After putting together some thoughts on questions entrepreneurs should have for angels, I got a number of questions and comments from angels about some counter questions they should ask entrepreneurs in an effort to better analyze the model and company. Here's the four part series continued with the go-to-market approach, be sure to check out parts I & II.
a business model is an integrated array of distinctive choices specifying a startup’s unique customer value proposition and how it will configure activities—including those of its partners—to deliver that value and earn sustainable profits.
These choices startups make can be grouped into FOUR BROAD categories pertaining to a startup’s customer value proposition, technology and operations plan, go-to-market approach, and profit formula.
A go-to-market plan specifies how a new venture will generate and fulfill demand, addressing the following choices:
What mix of direct channels (e.g., in-house sales force; company website; wholly-owned retail stores) and indirect channels (e.g., wholesalers; independent reps; value-added resellers; franchisees; third-party retailers) will the venture employ to educate prospects, configure and deliver its products, provide after-sale service, give feedback for future product development efforts, etc.? What margin will channel partners require? Should any partners be granted exclusive distribution rights?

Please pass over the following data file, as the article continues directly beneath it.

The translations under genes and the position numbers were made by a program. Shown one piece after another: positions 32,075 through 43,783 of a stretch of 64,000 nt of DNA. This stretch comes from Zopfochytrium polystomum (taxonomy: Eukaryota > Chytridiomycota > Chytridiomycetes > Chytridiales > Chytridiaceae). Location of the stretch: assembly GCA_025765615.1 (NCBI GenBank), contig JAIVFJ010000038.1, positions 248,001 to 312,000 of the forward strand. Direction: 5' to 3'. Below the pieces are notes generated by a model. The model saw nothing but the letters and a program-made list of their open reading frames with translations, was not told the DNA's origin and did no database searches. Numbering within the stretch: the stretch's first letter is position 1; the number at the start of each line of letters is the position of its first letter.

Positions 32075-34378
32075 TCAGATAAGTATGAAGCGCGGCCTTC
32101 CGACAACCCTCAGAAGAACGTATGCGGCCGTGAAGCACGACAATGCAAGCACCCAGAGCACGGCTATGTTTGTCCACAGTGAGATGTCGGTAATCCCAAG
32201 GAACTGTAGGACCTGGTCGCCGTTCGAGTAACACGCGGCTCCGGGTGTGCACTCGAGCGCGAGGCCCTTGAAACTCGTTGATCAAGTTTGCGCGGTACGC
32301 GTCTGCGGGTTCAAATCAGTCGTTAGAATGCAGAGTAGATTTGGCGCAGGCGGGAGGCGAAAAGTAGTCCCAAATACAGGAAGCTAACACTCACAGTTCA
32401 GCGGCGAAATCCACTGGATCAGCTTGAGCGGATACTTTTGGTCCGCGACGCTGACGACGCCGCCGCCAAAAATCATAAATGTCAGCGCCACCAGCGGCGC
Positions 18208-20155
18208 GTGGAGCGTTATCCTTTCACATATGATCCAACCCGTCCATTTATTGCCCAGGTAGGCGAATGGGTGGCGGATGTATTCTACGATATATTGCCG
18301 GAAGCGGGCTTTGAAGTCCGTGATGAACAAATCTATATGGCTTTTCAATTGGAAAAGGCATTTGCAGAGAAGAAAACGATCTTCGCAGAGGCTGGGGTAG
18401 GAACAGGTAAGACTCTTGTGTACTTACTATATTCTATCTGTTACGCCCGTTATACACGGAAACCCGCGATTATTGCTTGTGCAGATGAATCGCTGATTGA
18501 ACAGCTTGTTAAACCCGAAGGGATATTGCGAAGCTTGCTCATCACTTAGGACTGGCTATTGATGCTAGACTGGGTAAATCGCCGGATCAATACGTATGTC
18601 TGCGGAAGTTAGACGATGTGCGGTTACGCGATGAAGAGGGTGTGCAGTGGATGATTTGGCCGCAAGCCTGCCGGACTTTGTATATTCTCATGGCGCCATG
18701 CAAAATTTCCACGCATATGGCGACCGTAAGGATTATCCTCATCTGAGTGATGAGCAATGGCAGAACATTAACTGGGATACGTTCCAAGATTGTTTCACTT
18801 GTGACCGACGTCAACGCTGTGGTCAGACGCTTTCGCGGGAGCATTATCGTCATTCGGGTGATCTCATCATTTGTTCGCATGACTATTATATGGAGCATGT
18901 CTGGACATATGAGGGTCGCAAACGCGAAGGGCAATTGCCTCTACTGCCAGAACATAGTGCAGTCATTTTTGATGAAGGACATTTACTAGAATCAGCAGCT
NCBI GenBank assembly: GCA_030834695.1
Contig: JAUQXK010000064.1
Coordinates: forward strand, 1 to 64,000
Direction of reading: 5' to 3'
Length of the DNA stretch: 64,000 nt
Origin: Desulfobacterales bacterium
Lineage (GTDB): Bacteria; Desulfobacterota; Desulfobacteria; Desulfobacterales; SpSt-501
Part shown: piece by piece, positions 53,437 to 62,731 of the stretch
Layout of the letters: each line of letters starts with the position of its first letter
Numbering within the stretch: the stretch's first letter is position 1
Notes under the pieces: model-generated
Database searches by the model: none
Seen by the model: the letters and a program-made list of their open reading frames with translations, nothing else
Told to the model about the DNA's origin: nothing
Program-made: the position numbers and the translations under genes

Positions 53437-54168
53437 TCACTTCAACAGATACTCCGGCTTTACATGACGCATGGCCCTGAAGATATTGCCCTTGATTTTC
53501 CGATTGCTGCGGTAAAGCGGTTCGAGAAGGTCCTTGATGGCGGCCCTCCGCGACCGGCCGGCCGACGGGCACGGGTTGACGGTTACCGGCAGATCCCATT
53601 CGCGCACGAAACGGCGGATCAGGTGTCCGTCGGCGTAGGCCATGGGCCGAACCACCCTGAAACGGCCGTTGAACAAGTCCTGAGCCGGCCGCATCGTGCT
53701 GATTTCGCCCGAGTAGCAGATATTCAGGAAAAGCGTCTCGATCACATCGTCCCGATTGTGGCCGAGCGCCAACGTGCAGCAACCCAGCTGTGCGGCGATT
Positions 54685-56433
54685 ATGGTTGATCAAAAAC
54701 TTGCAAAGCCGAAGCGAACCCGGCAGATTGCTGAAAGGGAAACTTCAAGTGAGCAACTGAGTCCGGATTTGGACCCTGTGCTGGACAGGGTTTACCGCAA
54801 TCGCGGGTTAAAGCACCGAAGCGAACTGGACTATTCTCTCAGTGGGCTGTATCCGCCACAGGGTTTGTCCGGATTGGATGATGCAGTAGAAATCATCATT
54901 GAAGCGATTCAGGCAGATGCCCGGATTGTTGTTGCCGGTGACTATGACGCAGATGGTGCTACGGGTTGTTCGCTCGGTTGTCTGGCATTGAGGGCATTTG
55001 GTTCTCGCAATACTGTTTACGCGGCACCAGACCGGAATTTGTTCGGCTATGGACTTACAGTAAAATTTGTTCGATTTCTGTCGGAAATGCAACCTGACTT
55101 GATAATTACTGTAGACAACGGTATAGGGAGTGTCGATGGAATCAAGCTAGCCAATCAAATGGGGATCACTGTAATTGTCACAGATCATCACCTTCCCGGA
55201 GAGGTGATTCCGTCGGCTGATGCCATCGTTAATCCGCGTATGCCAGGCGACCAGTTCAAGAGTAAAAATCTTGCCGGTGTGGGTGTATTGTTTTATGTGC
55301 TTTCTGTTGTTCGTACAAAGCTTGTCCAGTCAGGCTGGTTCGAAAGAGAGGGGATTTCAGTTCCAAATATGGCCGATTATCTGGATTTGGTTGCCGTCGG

Does the venture have strong incentives to race for scale due to network effects, high switching costs, or other first mover advantages (e.g., economies of scale in production; opportunities to pre-emptively acquire scarce assets, patents, or capacity)? How do these incentives compare to factors that may discourage aggressive investments in customer acquisition, in particular, scalability constraints and late mover advantages (e.g., opportunities to reverse engineer pioneers’ products; to leapfrog them with superior new production technology; to free ride on their missionary marketing efforts; and to avoid their positioning errors)? (See Part 4 of this series for an overview of factors that encourage and discourage racing for scale.)
Given the expected lifetime value (LTV) of a customer, what average customer acquisition cost (CAC) will the venture target?
What mix of free and paid demand generation methods (e.g., mass and targeted advertising; product sampling; trade promotions; “freemium” pricing; public relations; customer word of mouth) will the venture employ at each stage of the conversion funnel (i.e., awareness > interest > trial > repurchase)? What will be the resulting shape of the funnel? What will be the average CAC for each paid demand generation method?
If the venture relies heavily on free customer acquisition methods, how will its product’s design encourage virality, and what will be its viral coefficient?
If the venture sells a fundamentally new product, is it likely to confront what Geoffrey Moore describes as a chasm between early adopter and mainstream customer segments? If so, what is the plan for crossing the chasm?